On the Monetary Policy Rate, the governor said the committee decided to unanimously retain it at the current 11 per cent.

The bank had earlier in November last year reduced the MPR from 13 per cent to 11 per cent.

The CBN governor said the committee also decided to retain the Cash Reserve Requirement at 20 per cent and the liquidity ratio at 30 per cent, with the asymmetric corridor at +200 basis points and -700 basis points.

He said the decision to retain the rates was taken in order to ensure that the objective of easing lending to the real sector of the economy was achieved.

Emefiele explained that while the central bank had last November taken steps to encourage Deposit Money Banks to lend to the real sector of the economy, the impact of that decision had yet to be felt.

He lamented that while the objective of stabilising the financial system in the aftermath of the Treasury Single Account withdrawals and JPMorgan’s delisting of Nigeria from its index had been largely achieved, the goal of increasing lending to key sectors of the economy had not been realised.

The governor said the CBN would continue to use moral suasion to encourage the DMBs to support financing for targeted lending to the real sector as well as agriculture, solid minerals and Small and Medium Enterprises sectors of the economy.

He said, “The committee acknowledged the continuous liquidity surfeit in the system stemming partly from the recent growth-stimulating monetary policy measures as well as the tendency of the banks to invest excess reserves in government securities rather than extend credit to the needed sectors of the economy.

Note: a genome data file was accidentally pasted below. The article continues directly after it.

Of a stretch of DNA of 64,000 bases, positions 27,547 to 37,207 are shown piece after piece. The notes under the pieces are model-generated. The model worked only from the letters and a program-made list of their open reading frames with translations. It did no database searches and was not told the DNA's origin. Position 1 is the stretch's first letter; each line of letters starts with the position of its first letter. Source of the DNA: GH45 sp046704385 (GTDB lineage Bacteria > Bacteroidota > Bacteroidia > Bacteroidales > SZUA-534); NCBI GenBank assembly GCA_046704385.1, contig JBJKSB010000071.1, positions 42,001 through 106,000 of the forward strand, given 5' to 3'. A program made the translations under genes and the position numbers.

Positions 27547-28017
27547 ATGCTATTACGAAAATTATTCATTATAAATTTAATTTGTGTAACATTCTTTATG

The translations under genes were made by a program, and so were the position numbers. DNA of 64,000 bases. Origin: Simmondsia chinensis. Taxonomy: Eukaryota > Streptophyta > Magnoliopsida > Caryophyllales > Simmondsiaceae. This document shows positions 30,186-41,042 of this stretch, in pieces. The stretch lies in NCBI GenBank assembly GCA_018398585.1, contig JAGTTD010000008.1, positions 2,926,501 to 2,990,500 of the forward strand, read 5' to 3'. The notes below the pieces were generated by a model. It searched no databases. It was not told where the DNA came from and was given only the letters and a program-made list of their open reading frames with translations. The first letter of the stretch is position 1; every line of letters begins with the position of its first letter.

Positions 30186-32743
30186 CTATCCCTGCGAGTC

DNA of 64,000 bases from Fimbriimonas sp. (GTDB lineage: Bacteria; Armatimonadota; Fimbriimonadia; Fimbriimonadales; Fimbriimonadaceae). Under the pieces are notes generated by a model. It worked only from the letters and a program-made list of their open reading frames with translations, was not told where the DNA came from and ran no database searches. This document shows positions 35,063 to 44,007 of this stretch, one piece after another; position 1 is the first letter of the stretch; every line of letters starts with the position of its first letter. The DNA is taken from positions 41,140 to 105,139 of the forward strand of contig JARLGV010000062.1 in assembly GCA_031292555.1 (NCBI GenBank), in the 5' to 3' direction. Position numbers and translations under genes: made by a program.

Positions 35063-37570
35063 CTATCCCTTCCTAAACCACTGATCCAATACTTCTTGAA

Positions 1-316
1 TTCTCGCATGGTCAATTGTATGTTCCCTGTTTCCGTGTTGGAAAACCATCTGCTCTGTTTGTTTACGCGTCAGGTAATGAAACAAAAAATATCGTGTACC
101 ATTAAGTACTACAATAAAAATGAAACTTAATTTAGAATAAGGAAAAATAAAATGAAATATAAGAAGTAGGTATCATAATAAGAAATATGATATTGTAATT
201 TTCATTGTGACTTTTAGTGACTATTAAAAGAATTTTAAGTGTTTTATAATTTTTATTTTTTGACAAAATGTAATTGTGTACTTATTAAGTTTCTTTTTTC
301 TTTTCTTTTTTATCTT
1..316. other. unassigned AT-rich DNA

“To this end, the committee once again urged the Deposit Money Banks to improve lending to the real sector as part of their patriotic obligations to the country, and enjoined the management of the central bank to continue to explore ways of incentivising lending to employment and growth-generating sectors, particularly the SMEs.”

When asked if the CBN would consider forcing the banks to lend to the real sector, Emefiele stated that inasmuch as it would prefer that the DMBs should increase lending to the real sector, it would be practically impossible to force them to do so due to the fact that the banks were established to make profit.

He said, “Unfortunately, the DMBs are in business to make money and we cannot regulate their interest rate. And so, it can be difficult to really force them to lend to a particular set of people. But what we can continue to do is to put in place policies that will encourage them to do so or we can continue to incentivise them by putting in place policies that will encourage them to do so.

“So, it is a free market and we cannot really compel them as it is expected. We will continue to try. This is why at the last meeting, we reduced the CRR from 25 per cent to 20 per cent. And we now insisted that liquidity that would be made available or that those banks could only enjoy the reduction if they introduce to the CBN projects that are targeted at the real sector such as manufacturing, agriculture and the SMEs.

“It is just two months since this policy (was introduced) and it is still early to assess the impact. However, we remain optimistic that the banks will heed this advice and lend to the real sector. Because this liquidity is just sitting at the CBN and until they decide to work with us on this, the funds will not be made available.”

On the introduction of the N50 stamp duty charge, Emefiele explained that the decision was taken to support the government in its bid to generate more revenue due to the drop in oil prices, adding that the nation’s external reserves currently stood at about $28bn.